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ABSTRACT. Pandemic education refers not only to how we educate ourselves and others about the pandemic, but also – and more importantly – to how the pandemic educates us. And how does it do so? Firstly, it educates us by being a threat that we cannot ignore. Whereas we think that we can ignore the threat of climate change, we cannot ignore the pandemic because it strikes at our very bodies, thereby making its invisible threat very real. It warns us: You are not immune. Secondly, it educates us by being something that threatens all of us – as the origin of the term in the Greek pandemos, ‘pertaining to all people; public, common,’ suggests. While we are enculturated to see ourselves as individual agents, the pandemic demands that we act collectively to nurture what we have in common. It warns us: You are not alone. Thirdly, it educates us by being a threat to human life as we think of it. It brings home to us how we are hosts, for example, to viruses, including those that come from other species, but, more than that, how we are not only human but also more-than-human. Our ‘we’ extends into what we like to call ‘nature’ or ‘matter,’ and into the past and future. It warns us: You are not who you think you are. So if how we teachers educate has changed a lot as a result of the pandemic – for example, we have had to learn by ourselves how to teach online and just-in-time – the education that the pandemic offers us has the potential to change us immeasurably. pp. 7–12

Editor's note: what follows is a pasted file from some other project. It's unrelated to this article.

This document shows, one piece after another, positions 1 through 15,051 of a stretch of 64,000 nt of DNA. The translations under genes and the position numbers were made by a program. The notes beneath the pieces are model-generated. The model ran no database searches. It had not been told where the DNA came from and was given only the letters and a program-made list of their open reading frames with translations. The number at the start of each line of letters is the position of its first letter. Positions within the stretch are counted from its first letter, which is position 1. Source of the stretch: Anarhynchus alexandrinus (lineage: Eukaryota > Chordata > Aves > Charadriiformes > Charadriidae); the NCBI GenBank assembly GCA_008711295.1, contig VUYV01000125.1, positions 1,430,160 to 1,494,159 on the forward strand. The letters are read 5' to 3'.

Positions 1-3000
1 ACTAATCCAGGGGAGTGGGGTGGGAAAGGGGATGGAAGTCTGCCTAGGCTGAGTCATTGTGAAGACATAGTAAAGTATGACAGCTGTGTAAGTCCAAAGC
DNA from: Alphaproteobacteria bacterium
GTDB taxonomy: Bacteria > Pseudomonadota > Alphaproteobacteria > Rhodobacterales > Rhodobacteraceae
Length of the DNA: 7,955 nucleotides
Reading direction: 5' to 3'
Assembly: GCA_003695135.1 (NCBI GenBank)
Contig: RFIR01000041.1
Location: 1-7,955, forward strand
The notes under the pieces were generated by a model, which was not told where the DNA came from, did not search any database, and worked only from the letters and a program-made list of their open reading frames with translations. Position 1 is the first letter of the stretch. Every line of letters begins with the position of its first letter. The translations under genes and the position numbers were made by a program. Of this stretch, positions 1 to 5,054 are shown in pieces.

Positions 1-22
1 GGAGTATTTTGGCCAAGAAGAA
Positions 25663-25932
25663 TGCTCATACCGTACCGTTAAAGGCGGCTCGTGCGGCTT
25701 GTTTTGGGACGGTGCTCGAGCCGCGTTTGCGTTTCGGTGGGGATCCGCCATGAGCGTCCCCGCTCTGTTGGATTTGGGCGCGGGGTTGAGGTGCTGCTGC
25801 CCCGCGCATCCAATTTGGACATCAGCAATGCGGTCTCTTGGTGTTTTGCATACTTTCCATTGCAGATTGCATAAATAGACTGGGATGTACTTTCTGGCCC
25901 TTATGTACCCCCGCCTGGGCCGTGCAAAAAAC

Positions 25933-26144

doi:10.22381/KC8320201

Sean Sturm
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University of Auckland, New Zealand
Andrew Gibbons
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AUT University, New Zealand
Michael A. Peters
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Beijing Normal University, China

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